O.C. Officer Faces Probe in Firing of Gun
Santa Ana policeman and prosecutors were returning from a Staples Center concert when he allegedly discharged the weapon from their SUV.
By H.G. Reza and Christine Hanley
Times Staff Writers
June 14, 2003
A Santa Ana police officer is under criminal and internal investigation for allegedly firing his gun on the freeway while returning from a concert at Staples Center with a group of Orange County prosecutors.
Officer Derrick Watkins, a gang investigator, is suspected of firing a handgun from a vehicle on the Gardena Freeway near Acacia Avenue in Compton. Santa Ana Police Capt. Bruce Carlson said the May 21 incident occurred at 12:30 a.m., and one witness said it followed a night of drinking at a concert featuring the bands Journey, Styx and REO Speedwagon.
Watkins was in a sport utility vehicle carrying four Orange County prosecutors, a second Santa Ana officer, a criminal defense attorney and the wife of a prosecutor.
It is not clear who reported the shooting. Carlson would say only that "the incident was brought to our attention and then to the Los Angeles County sheriff."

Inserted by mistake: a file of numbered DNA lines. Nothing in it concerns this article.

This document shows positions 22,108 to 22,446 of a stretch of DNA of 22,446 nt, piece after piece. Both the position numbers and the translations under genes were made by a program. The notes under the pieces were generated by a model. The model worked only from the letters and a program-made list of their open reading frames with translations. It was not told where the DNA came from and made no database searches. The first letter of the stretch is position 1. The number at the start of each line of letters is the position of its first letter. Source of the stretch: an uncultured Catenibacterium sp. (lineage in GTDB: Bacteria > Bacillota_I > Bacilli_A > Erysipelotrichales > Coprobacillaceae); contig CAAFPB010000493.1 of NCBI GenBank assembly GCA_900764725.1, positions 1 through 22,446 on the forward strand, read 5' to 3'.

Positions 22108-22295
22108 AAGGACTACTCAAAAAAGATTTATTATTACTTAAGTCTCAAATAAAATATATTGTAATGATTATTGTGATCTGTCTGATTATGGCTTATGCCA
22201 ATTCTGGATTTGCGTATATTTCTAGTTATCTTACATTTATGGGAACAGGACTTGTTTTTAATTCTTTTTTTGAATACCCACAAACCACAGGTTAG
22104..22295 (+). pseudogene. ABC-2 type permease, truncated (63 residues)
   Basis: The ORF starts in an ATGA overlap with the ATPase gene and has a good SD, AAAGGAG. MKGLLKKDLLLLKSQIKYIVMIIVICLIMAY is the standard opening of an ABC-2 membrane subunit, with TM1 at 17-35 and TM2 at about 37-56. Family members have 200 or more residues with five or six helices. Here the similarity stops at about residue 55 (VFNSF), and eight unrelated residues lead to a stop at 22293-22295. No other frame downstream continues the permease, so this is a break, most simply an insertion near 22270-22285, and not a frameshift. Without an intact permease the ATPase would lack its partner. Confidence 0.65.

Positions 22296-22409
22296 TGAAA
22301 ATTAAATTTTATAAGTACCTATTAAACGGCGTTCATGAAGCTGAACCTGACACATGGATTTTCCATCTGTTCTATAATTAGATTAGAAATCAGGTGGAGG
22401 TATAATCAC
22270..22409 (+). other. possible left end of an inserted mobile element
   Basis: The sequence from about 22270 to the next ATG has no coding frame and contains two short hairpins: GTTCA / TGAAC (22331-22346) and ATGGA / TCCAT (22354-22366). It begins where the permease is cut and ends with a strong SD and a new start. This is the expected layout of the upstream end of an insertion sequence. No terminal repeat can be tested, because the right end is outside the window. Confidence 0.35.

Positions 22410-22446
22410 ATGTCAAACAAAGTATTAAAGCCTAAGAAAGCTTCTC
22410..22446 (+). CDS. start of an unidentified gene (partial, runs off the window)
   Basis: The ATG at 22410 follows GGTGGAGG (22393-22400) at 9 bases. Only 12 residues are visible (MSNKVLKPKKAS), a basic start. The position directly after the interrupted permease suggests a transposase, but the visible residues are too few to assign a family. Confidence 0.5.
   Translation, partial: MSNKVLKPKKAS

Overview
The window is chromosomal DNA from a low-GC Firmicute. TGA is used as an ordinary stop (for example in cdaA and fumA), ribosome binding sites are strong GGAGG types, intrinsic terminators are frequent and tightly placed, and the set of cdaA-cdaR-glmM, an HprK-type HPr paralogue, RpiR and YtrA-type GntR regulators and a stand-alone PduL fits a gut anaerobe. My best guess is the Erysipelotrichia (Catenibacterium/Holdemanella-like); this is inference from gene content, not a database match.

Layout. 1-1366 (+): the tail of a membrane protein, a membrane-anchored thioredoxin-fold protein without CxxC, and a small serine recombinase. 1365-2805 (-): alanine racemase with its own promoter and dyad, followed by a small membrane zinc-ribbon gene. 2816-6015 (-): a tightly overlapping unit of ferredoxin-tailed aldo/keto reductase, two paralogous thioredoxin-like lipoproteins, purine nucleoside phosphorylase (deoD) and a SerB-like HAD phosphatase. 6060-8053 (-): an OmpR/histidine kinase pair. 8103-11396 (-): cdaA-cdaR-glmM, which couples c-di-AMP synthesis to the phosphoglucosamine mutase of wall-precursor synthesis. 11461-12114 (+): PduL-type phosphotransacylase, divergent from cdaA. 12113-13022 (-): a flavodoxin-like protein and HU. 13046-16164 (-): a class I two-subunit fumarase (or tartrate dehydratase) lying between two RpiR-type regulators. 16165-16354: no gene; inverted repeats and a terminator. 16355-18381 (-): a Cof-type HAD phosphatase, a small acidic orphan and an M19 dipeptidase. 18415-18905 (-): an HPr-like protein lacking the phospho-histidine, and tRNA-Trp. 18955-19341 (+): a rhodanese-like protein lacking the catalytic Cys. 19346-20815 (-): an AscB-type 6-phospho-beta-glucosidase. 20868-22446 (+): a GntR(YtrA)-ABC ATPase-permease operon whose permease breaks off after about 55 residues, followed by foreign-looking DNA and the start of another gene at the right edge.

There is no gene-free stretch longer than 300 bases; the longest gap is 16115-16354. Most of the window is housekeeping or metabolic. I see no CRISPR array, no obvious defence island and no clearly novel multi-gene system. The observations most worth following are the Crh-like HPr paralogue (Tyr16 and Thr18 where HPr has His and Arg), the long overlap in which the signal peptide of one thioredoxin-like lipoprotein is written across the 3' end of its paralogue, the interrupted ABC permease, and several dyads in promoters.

The sheriff is handling the criminal investigation and Santa Ana police internal affairs officers are investigating possible misconduct. Carlson said the other Santa Ana officer in the SUV is not under investigation.
In California, it is illegal to discharge a firearm in a grossly negligent manner that could result in injury or death, and for the driver of a car to allow a passenger to discharge a weapon. Both crimes can be prosecuted as a misdemeanor or felony, each carrying a penalty of up to three years in prison.
In the Orange County public defender's office, word of the investigation spread rapidly Friday. Several defense lawyers said they thought it was ironic because gang prosecutors often file charges against gang members simply because they were in a car when another person fired a gun.
"What this whole situation shows is what we know from our own practice: Sometimes people can get drunk and do stupid things," said Orange County Deputy Public Defender Denise Gragg.
"Sometimes people are in the wrong place at the wrong time, and it doesn't mean that they're bad people and it doesn't mean that their lives should be destroyed."